Home The Big Story The Big Story: The DOJ And FTC Are Watching Big Tech And Ad Tech

The Big Story: The DOJ And FTC Are Watching Big Tech And Ad Tech

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Government intervention in the world of ad tech is taking place on two sides: antitrust action and “commercial surveillance.”

At the National Advertising Division conference in Washington, DC, the FTC indicated it’s not so much a “fan of self-regulation” as it was in the past, reports AdExchanger Managing Editor Allison Schiff, who was on the ground at the event.

“On the privacy front, there’s this sense that the rules that exist aren’t adequate to the challenge, and the ad industry hasn’t done the most excellent job at self-regulation,” Schiff says.

Plus, the FTC briefly commented on its recently filed lawsuit against Kochava. A sticking point of the lawsuit isn’t just the data sold and shared by Kochava – namely, location data – but how it shared the data. “Making data available in a raw form or semi-raw form is a big potential consumer harm,” Schiff says.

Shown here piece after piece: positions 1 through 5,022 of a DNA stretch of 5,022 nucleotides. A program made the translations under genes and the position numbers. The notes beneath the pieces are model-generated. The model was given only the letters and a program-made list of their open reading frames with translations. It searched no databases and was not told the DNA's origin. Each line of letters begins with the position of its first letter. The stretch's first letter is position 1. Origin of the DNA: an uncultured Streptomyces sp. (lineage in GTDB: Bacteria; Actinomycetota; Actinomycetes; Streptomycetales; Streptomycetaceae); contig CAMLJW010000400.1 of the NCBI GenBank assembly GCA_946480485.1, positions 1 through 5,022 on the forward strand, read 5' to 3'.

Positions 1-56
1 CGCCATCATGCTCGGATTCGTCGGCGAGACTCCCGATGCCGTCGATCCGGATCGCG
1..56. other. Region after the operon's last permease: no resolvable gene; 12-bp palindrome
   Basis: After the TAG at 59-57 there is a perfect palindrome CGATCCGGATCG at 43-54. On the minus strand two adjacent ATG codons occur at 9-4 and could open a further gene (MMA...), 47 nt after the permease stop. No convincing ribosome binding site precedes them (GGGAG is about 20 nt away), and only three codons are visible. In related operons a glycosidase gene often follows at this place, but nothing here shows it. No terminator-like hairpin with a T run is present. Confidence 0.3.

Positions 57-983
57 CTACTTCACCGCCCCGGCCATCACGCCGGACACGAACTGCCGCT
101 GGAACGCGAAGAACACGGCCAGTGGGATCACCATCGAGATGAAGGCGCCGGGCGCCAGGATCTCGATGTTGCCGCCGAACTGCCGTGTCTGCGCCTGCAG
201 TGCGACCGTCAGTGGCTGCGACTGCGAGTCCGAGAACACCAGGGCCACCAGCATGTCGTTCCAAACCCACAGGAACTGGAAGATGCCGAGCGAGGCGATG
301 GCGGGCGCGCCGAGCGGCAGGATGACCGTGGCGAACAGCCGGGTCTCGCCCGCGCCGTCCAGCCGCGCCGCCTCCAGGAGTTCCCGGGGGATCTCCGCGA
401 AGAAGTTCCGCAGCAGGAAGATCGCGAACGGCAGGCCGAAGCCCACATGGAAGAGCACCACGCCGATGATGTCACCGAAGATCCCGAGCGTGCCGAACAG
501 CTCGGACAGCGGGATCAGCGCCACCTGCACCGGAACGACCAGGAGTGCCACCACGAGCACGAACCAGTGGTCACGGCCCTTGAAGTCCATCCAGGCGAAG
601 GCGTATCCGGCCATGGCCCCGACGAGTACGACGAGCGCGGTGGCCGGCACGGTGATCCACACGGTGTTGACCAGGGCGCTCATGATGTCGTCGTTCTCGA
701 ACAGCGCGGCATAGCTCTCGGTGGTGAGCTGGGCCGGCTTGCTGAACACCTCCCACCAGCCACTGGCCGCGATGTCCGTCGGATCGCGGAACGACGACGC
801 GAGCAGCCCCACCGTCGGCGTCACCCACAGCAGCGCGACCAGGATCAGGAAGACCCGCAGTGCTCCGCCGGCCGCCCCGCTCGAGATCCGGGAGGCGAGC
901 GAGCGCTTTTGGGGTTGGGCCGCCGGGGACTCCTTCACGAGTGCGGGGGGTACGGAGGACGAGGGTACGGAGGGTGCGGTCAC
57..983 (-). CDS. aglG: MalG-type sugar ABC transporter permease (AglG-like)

Meanwhile, the Department of Justice no longer thinks a wait-and-see, laissez-fair approach to antitrust action works in today’s tech climate. Department of Justice Assistant Attorney General Jonathan Kanter told people in New York City that vertical mergers aren’t going to fly anymore, or at least won’t receive the same relatively easy approvals, as part of a speech that Senior Editor James Hercher saw as a “warning shot to Big Tech companies.”

The premium stamp

Then, we discuss the definition of “premium.” Is it just a sales term that gets slapped on pitches by DSPs, SSPs and data brokers? Can there actually be a common industry definition of premium?

Premium inventory should drive performance, most people agreed, according to Associate Editor Anthony Vargas.

But here’s one nuance. “There also seems to be agreement that we shouldn’t think of publishers in terms of whether they’re premium or not,” Vargas says. “Because publishers are selling a wide variety of inventory, not all placements or audiences will get you the same results.”

For example, think of an Outbrain unit on CNN vs. a video player vs. rich media placements. They all take place on a reputable news publisher, sometimes even the same page, though they fall under very different definitions of “premium.”

But that doesn’t mean buyers won’t go for a “non-premium” ad unit. Because they’re often cheaper or optimized for common buyer KPIs like click-through rate or viewability, they perform better on some KPIs – even if the KPIs don’t lead to true incremental ROI. “It really does feel like premium is in the eye of the beholder,” Vargas says.

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